Arboretum launches broad community survey

The survey team at work in the Arboretum.

The survey team at work in the Arboretum.
Seva Workshop and BRV

On Mother's Day, the Arboretum Foundation and UW Botanic Gardens launched a broad, state-funded survey to learn about the needs and preferences of the community regarding the future of the Washington Park Arboretum.

The entities are asking for feedback both from current park users and those to wish to better serve in the future.

A focal point of the survey is the North End parcel, the 28-acre peninsula on the shores of Lake Washington that will return to the Arboretum at the completion of the SR 520 bridge project. Community input will help shape the design and use of this land.

At this early stage, priorities include recognizing the Coast Salish peoples as the original inhabitants of the land, expanding shoreline access, and restoring Arboretum Creek.

“We want to ensure that all community voices are clearly heard in this process,” said Arboretum Foundation Executive Director Jane Stonecipher. “One of our key goals is to identify and remove barriers preventing people from participating in the many wonderful resources that the Arboretum has to offer.”

The study is being funded by the Washington State legislature, and the results will be made public. Data collection is expected to be completed by September 2023, and the final report will be published in November.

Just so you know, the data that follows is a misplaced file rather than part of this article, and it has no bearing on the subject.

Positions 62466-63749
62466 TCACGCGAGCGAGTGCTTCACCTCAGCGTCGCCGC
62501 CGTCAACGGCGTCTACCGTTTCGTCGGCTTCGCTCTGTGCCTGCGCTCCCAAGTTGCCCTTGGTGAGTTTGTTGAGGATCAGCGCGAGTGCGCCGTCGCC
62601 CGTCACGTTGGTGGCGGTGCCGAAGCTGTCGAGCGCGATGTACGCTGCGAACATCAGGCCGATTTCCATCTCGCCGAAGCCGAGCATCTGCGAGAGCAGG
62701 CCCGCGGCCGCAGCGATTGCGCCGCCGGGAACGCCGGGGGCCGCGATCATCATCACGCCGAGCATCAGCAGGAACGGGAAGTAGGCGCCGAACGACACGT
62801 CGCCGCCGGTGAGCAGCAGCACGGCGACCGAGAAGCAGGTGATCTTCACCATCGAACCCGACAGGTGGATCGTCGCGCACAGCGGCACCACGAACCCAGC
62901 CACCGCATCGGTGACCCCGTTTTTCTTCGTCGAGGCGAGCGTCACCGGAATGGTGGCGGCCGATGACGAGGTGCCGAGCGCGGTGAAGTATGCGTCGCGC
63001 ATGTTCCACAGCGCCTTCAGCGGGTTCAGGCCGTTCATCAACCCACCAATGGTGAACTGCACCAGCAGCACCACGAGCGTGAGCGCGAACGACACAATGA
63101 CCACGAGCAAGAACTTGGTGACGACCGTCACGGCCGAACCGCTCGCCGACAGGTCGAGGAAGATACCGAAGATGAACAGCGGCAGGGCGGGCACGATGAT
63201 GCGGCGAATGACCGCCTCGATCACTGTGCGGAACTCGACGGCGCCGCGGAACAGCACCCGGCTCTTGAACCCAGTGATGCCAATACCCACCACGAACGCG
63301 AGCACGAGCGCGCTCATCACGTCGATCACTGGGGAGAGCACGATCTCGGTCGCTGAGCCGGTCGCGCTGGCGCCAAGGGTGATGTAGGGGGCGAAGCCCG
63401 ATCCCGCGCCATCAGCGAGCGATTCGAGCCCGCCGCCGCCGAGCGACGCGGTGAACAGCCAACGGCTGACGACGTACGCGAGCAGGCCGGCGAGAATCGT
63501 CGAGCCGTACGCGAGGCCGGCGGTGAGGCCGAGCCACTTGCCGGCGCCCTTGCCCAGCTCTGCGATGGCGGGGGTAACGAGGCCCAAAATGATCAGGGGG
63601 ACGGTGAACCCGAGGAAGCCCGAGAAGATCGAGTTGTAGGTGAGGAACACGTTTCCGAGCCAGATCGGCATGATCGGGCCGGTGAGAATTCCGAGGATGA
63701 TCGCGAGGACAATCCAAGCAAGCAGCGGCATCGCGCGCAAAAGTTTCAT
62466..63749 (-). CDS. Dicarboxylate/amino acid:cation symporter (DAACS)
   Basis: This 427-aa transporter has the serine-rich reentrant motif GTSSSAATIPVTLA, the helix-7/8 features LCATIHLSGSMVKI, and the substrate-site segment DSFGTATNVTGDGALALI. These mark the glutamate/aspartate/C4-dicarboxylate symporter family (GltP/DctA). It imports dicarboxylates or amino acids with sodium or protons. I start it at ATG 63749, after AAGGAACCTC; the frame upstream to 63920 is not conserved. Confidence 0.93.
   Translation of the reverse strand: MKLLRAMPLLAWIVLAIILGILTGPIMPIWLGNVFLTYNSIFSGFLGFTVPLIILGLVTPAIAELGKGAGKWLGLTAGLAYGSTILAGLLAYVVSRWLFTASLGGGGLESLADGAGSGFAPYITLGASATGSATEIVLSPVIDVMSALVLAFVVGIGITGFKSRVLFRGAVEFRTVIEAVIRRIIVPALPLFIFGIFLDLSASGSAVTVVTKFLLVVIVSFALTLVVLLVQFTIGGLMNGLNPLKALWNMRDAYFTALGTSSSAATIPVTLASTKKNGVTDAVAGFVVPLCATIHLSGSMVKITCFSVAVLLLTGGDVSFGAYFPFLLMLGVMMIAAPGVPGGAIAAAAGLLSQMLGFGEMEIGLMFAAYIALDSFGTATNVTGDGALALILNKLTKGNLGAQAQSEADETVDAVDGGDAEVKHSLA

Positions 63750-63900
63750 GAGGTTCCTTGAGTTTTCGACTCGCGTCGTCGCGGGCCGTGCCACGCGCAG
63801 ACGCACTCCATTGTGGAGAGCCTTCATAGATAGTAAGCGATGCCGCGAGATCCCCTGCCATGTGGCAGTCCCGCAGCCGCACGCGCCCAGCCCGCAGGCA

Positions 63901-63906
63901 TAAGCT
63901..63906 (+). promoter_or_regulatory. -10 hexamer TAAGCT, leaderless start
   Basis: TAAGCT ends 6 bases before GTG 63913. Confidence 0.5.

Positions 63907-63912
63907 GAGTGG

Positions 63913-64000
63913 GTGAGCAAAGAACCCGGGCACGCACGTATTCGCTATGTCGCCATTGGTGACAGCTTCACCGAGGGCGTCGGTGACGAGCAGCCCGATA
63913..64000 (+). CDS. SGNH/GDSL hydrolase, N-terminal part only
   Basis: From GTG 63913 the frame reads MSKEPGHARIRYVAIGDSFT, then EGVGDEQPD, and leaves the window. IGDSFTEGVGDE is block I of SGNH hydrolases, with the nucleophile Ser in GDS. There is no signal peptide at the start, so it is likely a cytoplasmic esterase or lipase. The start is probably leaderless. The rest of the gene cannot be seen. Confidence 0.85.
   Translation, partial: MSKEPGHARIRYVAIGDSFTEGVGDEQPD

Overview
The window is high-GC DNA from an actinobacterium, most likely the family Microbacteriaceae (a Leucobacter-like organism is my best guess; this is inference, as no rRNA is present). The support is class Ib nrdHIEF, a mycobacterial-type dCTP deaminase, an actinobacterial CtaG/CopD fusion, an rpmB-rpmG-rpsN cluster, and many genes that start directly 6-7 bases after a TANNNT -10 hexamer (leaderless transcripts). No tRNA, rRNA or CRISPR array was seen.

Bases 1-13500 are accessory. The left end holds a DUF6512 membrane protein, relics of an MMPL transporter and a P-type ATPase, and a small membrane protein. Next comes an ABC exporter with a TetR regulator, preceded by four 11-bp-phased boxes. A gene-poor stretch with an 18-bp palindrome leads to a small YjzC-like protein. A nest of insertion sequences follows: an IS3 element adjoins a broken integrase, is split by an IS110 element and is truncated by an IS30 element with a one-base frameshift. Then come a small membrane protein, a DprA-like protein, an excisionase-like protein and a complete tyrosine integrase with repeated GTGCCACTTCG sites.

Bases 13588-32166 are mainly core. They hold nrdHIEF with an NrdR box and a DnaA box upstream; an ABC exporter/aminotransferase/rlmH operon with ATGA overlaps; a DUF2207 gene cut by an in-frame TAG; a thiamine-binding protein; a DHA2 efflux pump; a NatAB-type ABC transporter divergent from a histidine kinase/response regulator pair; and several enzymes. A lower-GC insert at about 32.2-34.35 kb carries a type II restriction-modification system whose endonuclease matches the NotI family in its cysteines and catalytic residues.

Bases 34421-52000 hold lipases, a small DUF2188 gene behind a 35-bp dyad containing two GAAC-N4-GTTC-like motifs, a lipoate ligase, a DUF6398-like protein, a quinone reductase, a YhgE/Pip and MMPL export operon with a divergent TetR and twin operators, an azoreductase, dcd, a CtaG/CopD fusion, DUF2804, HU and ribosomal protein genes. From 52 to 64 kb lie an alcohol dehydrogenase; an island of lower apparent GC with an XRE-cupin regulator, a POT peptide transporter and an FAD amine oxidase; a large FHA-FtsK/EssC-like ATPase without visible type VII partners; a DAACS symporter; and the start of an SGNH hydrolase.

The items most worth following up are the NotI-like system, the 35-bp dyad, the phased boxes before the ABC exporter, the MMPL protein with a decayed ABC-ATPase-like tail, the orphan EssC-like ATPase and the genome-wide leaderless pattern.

“This is a truly unique opportunity to influence the future of the Arboretum and the programs we provide there. We want to hear from all voices in our community,” University of Washington Botanic Gardens Director Christina Owen said.

To complete the survey, visit It takes fewer than 10 minutes.

More details about the survey

The Arboretum Foundation, in partnership with UW Botanic Gardens, has contracted with Seva Workshop and Biederman Redevelopment Ventures to conduct the study.

The 230-acre Arboretum is cooperatively managed by Seattle Parks and Recreation and the University of Washington Botanic Gardens, with major support from the Arboretum Foundation. The city owns the land and maintains the roads, trails, lawns, and utilities, while the University owns and curates the plant collections. The Foundation raises important funds to support Arboretum operations and special projects.